Found on Quora; my answer to: *How Do I Write SEO text?*
Answer by Jason Darrell:
I’d just like to add to this conversation, because some of the information contained herein is misleading or misguided. Unintentionally so, but nevertheless, could cause problems if you ‘ignore’ keywords altogether.
First and foremast, a brand new post on Moz – Topic Targeting: An Illustrated Guide for Advanced On-page SEO – suggests that keyword placement and their relationships with other key phrases on the page carry weight.
This is especially true in the semantic landscape, which we’ve been following, preaching and pre-empting for some years.
I’d also like to temper the “keyword density is irrelevant” comment
What the commentators mean when they say that ‘keywords don’t matter’ is that there is no mythical optimum keyword density to aim for.
Don’t think that you can include the keyword over and over again because density no longer matters. You can over-cook the amount of times you use a keyword, which will lead to an awful UX and may even see your page (and site) penalised.
The relationship your main keyword has with supporting keywords is what’s critical to Google. The search indexers should be able to relate ‘entities’ to concepts it has confirmed from various databases about said people/products/places/services on its Knowledge Graph.
The article on Moz (linked above) shows keyword placement optimisation. If it helps, think about your main keyword and its supporting phrases like a pyramid.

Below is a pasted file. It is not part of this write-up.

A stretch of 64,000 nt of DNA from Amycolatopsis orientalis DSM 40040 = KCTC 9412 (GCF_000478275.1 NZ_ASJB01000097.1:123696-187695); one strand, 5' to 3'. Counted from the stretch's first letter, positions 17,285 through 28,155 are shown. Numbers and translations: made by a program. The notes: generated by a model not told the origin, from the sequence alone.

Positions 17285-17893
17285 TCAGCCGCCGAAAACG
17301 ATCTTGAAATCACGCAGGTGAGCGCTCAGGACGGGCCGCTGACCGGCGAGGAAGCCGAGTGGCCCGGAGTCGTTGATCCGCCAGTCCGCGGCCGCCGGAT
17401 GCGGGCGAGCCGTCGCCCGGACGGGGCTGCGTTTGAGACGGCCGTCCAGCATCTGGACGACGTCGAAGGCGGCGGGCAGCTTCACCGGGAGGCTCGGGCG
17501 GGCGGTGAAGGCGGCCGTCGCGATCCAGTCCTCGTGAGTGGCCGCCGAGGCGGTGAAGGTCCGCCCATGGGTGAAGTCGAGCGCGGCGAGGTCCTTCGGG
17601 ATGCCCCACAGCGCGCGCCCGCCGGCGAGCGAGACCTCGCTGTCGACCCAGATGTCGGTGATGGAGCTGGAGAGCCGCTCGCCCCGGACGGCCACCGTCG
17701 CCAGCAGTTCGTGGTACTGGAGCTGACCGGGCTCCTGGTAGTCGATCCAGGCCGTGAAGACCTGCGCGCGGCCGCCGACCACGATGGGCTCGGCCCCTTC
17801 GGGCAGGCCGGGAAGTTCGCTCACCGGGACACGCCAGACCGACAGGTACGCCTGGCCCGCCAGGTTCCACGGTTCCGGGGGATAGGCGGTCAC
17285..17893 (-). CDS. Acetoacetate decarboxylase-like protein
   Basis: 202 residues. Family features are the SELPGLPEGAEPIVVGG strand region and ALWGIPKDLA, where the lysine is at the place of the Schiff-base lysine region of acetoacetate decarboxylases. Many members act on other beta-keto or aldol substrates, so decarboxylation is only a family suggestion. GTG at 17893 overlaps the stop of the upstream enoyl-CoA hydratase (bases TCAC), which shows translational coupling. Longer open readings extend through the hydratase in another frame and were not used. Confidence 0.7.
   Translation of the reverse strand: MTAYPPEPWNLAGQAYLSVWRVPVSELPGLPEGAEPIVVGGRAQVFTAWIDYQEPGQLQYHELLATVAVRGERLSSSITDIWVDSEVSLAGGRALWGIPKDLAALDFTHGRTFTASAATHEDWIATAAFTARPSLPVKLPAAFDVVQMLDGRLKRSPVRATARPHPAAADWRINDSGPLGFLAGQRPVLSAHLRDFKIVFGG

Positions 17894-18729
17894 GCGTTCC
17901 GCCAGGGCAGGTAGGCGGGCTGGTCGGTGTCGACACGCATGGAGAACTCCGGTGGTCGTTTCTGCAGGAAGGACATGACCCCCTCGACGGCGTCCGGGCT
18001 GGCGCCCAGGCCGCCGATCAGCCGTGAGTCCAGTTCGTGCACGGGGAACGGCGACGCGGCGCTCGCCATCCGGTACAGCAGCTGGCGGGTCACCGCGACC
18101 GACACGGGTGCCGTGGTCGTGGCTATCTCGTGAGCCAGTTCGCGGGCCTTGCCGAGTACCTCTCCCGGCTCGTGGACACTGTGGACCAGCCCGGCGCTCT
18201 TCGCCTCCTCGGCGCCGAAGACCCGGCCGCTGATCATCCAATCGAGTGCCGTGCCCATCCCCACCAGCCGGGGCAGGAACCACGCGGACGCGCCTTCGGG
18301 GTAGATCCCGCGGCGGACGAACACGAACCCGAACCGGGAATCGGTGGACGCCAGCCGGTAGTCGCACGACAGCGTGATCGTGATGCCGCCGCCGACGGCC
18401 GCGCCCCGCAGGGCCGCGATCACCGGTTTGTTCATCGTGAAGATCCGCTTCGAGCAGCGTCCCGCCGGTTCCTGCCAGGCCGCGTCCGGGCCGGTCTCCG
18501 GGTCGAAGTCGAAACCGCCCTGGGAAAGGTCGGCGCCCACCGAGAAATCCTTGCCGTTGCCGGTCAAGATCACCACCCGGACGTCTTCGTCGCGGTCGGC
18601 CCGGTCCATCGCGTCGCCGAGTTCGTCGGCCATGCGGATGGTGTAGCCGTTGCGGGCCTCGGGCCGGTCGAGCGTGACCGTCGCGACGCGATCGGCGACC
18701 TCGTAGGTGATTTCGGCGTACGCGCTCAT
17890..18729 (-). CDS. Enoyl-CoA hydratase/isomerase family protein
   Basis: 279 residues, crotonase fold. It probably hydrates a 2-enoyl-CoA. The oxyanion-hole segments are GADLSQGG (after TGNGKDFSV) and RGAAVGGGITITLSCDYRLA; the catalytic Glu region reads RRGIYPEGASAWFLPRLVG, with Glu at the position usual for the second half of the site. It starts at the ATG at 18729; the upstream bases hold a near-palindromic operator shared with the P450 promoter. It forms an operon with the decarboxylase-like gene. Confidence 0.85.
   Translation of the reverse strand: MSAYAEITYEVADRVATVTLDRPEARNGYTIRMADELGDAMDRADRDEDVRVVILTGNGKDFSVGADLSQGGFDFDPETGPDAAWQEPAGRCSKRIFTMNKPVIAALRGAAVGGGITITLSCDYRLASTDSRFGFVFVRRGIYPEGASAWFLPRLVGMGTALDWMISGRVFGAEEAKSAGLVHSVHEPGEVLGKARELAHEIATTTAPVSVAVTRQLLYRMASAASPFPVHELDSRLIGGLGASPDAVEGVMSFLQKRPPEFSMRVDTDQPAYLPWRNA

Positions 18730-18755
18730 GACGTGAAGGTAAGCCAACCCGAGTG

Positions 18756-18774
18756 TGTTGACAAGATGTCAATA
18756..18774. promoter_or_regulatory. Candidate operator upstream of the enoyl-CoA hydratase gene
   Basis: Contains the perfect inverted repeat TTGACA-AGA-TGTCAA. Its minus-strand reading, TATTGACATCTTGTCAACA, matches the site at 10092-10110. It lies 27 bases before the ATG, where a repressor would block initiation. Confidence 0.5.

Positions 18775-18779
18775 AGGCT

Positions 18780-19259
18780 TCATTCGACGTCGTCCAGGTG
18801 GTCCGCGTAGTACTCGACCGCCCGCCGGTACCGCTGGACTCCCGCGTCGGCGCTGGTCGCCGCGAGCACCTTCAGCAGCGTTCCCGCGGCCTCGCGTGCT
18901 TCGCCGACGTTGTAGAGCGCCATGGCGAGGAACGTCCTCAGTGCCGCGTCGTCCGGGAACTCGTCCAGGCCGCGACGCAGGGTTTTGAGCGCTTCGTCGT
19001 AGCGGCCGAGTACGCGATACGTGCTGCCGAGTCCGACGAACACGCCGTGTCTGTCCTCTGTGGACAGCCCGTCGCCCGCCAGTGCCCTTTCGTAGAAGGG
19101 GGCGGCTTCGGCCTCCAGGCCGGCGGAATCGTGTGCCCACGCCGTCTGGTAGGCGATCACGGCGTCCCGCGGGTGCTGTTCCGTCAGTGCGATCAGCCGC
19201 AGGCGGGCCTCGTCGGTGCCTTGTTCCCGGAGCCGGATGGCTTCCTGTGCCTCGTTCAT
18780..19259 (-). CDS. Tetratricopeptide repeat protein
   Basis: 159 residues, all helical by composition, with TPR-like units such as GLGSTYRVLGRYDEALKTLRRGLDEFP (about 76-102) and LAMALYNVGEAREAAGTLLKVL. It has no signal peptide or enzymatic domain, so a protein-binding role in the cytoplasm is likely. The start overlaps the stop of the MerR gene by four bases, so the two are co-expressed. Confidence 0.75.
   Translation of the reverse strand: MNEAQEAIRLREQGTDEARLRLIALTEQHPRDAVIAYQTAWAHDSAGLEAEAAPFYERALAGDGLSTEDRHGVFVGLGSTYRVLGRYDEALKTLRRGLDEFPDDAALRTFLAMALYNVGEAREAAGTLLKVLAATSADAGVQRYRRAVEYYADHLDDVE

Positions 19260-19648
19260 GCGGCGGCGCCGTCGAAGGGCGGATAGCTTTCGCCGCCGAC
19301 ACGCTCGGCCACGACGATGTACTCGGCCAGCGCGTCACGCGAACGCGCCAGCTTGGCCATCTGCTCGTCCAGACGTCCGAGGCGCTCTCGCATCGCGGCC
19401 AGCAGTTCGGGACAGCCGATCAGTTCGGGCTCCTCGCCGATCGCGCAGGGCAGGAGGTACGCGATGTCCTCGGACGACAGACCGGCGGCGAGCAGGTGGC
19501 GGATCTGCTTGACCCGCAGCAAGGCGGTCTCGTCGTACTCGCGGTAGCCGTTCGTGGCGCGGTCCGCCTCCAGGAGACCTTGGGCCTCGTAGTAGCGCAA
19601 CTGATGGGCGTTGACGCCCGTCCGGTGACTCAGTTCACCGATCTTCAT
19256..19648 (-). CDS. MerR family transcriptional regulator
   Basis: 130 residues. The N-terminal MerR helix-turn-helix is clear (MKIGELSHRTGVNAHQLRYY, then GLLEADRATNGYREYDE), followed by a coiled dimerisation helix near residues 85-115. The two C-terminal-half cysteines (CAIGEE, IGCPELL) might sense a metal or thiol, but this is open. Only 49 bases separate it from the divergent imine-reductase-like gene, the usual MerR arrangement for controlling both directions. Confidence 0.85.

Choose the main keyword then, as the guys have already suggested in these comments, use Google Keyword Planner or ‘related articles’ at the bottom of SERPs to discover on-topic (longer-tail) keywords.
Spearhead your paragraph with a keyword from the top layers, then support those main keywords with distanced concepts. This will also help you link out naturally with a variety of different anchor texts that will appear natural.
And that really is what Google is looking for: content that flows naturally with related topics/keywords and links that support your page’s main theme. The Moz article goes on to describe this, too. But…
Your copy CAN transcend the need for the main keyword, but your copy has to be awesome
…if your content is truly awesome, you can teach an algorithm to extract the main concept of your article without actually including the main keyword.
This takes skill, patience, editing and a knowledge of the topic about which you’re writing.
Here’s a SlideShare I did for a client that demonstrates what I mean:.
In fact, it’s a bit crap on SlideShare; here’s the original in my OneDrive folder:– feel free to download it for reference.
The presentation takes you step-by-step through my process of taking a client’s copy and re-writing it so that it’s better optimised for relevant search terms.
Slide 19 shows that, although I didn’t include the main keyword in the rewrite of the original content,data extraction tool rated the main keyword as 0.94 relevant to the content (where 1.0 is optimum).
Organic = Natural – it’s not rocket science
But above all else, the key thing to remember is that you’re writing for a reader, not the search engine.
Write naturally, as if you were talking to your client, not preaching to an audience you’ve never met.
Then go back in and edit. Use NLP* to ensure that your copy is crystal clear. Use data extraction tools to test if your copy is telling the search engine and reader what you set out to tell the world.
Stay on that track and you won’t go far wrong.
For further reading about semantic copywriting, here are a couple of resources:
- *Natural Language Processing Browser app:
- and Google Keyword Planner:
Screen shot: Moz, from the Illustrated On-Page Topic Targeting Guide, linked above.
p.s. – you don’t have to use schema, as is suggested in the Moz article. We use RDFa Lite mark up and replicate pretty much everything you can achieve with schema.